Closed in by the high mountain ranges of the Ortles and the Ötztal Alps, and shielded from bad weather, the Venosta Valley is the driest valley in the Alps. With around 300 days of sunshine a year, the weather is usually very nice and makes for a very special microclimate.

Monte Sole mountain
The sunnier side, Monte Sole, is not only dry, but is usually quite warm and free from snowfall even during the entire winter season, making it a beautiful location for a relaxed sunny winter hiking tour. The flora and fauna in this area, which can reach soil temperatures of 70°C in the summer, are unique for the Alps. The plant life consists of a dry grassland community with steppe grass, downy oaks and dwarf shrubs, which are in turn home to many insects and rare reptiles, such as green lizards, as well as eagles, hawks and falcons.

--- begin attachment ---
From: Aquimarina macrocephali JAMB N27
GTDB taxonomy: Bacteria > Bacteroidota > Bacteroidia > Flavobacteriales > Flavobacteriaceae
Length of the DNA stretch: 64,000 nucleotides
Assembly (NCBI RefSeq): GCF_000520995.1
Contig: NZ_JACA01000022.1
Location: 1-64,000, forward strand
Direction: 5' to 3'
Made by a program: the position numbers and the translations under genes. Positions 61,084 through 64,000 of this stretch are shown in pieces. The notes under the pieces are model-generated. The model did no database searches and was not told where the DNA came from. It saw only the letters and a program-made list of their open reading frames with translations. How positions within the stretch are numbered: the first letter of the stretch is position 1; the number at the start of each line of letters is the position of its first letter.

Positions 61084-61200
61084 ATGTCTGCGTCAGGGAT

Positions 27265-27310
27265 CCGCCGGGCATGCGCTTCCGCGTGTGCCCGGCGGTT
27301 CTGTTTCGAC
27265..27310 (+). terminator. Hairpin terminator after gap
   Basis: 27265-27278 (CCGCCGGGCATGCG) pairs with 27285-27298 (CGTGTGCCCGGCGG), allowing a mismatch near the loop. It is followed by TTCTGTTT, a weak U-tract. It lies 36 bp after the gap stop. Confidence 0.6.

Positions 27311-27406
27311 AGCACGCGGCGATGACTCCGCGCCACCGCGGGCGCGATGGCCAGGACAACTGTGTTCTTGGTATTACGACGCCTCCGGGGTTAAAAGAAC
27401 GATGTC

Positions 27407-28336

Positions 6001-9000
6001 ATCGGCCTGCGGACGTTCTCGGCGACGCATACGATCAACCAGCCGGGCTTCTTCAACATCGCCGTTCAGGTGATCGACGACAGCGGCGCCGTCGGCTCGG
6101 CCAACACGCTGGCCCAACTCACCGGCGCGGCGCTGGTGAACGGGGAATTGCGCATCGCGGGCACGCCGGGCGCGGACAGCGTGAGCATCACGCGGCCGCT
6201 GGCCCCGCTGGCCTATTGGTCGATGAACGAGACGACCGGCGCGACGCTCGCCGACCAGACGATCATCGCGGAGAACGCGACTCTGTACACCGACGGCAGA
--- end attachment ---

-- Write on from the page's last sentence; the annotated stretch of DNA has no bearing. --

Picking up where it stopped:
Monte Tramontana mountain

On the opposite side from the arid, warm Monte Sole extends the green, lush landscape of Monte Tramontana. This cooler side of the east-west Venosta Valley is an ideal place in the summer for hiking, cycling and MTB. Characterized by its steep mountain ranges, it leads up to the Ortles mountain massif and the Stelvio National Park, the biggest natural park in Italy.